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Press Office

IMMEDIATE, Friday September 26, 2003


Fifth Annual Guide Helps Consumers, Ensures Access to Quality Health Care

Governor George E. Pataki today announced that the State’s fifth annual edition of the New York Consumer Guide to Health Insurers is now available. The Guide allows New Yorkers to compare insurers when choosing the health insurance coverage that is best for themselves and their families.

The comprehensive Guide, produced in conjunction with National Committee for Quality Assurance (NCQA) and Consumers Union, publisher of Consumer Reports, furnishes New York State insurance consumers with key facts to compare and choose health insurers. Health plans are compared on major quality of care indicators and consumer service factors.

"Making an educated choice about health insurance is one of the most important decisions a family can make," Governor Pataki said. "The Consumer Guide to Health Insurers contains a wealth of helpful and easy-to-use information to assist New Yorkers in comparing different plans and making an informed choice about their health care coverage."

The Guide allows consumers to compare plans based on the number of complaints, grievances, and utilization review appeals. It also explains how consumers can appeal adverse utilization review decisions under the State’s External Review Law and gives results of the law by all types of health insurers.

Also included is the State Insurance Department’s annual ranking of health insurers according to the number of consumer complaints. Complaint ratios are determined by the number of upheld complaints in proportion to the plan’s size. HMOs are ranked separately from non-profit insurers and commercial insurers.

"With five million New Yorkers getting their health insurance through HMOs and with millions more obtaining coverage through non-profit indemnity insurers and commercial insurers, this complaint ranking is an important tool for evaluating one’s health insurance needs," said Superintendent of Insurance Gregory V. Serio. "The guide makes it easy to find your health insurer and compare it to other insurers in the marketplace."

Important information from the Department of Health about HMOs is also included. The information allows consumers to compare HMOs in terms of quality-of-care indicators, such as well-child visits, cholesterol screenings after a cardiovascular event, specific treatments after a heart attack, chlamydia screenings, and antidepressant medication management. In addition, consumer survey results are included that convey the opinions of HMO members with respect to physician quality, access to care, and their overall ratings of their HMOs.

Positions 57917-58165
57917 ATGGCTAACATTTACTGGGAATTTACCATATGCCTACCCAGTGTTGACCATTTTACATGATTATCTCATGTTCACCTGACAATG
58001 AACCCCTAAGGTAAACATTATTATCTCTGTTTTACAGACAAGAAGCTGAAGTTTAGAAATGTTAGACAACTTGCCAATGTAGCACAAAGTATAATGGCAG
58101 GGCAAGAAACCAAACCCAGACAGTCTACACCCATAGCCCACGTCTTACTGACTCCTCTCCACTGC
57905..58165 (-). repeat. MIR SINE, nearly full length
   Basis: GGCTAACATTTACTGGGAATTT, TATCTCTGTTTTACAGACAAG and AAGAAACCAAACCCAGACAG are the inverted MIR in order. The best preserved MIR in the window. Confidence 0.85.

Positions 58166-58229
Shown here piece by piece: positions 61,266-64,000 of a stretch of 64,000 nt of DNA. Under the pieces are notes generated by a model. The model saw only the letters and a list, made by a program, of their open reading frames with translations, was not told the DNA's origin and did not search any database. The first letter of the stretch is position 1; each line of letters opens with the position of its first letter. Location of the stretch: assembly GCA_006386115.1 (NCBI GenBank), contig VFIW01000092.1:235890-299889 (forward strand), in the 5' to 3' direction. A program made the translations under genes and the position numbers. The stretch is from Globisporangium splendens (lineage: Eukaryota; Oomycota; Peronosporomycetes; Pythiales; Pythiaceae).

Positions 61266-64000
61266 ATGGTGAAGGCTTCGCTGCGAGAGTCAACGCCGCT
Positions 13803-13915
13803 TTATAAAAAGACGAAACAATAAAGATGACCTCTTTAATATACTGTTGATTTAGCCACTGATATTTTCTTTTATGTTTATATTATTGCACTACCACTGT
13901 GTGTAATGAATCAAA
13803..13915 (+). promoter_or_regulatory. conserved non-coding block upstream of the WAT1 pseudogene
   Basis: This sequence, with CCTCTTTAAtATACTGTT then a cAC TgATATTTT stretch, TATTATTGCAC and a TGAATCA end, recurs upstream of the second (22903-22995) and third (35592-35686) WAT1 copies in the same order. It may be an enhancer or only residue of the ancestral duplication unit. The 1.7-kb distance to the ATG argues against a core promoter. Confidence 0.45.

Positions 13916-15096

State Health Commissioner Antonia C. Novello, M.D., M.P.H., Dr.P.H., said, "This new health insurer guide, coupled with the State Health Department’s annual report on Managed Care Performance in New York State, are providing New Yorkers with the information they need to make informed decisions when choosing a health plan. Strengthened consumer access to managed care quality indicators and marked improvements in the care provided by managed care plans statewide clearly demonstrate Governor Pataki’s commitment to making sure that each and every New Yorker has access to the best health care in the nation."

The information gathered in the consumer guide and its related findings will be used to help achieve Governor Pataki’s health goals for New York, which include: reducing the burden of asthma attacks among children; increasing immunization for children; significantly reducing teenage smoking; and eliminating the transmission of HIV disease from mothers to newborns.

The five HMOs with the best complaint ratios in 2002 were: Empire HealthChoice, Capital District Physicians’ Health Plan (CDPHP), Vytra, Excellus Health Plan, and Independent Health Association (IHA). Three of these HMOs — Excellus, Empire, and IHA — were also among the top five in the previous year. (Note: the Excellus Health Plan operates under the following names: Finger Lakes HMO, Upstate HMO, and Univera Healthcare HMO).

The HMOs with the worst complaint ratios in 2002 are: Atlantis Health Plan,Inc., MDNY, CIGNA, Health Net of New York and UnitedHealthcare of NY.

Only four large non-profit indemnity insurers wrote sufficient premium to qualify for inclusion in the 2002 non-profit complaint ranking. Of the four insurers, Vytra Health Services and Excellus Health Plan Inc. both posted better than average results. The same two insurers were also above-average performers the previous year.

Of commercial insurers writing traditional health insurance, Empire HealthChoice Assurance was the top finisher. In the previous year, Empire was also the best finisher among commercial carriers writing traditional health insurance products.

Enacting meaningful and practical health insurance reforms for New Yorkers has been a key priority of Governor Pataki. Among the landmark laws that have been enacted in recent years are the following: the Women’s Health & Wellness Act of 2002; the Health Care Reform Act of 2000, which established the Healthy NY Program for New York’s working uninsured; the Women’s Health and Cancer Rights Act of 1997; the Managed Care Reform Act of 1996; the Point-of-Service Law of 1995; the Child Health Plus insurance program expansion; and the 1998 External Review Law which guarantees consumers a right to external review of health insurance coverage decisions.

The report can be accessed on the State Insurance Department’s Web site at in the consumer section or by calling the consumer hotline at 1-800-342-3736. Consumers may also access the State Health Department’s annual report on Managed Care performance at

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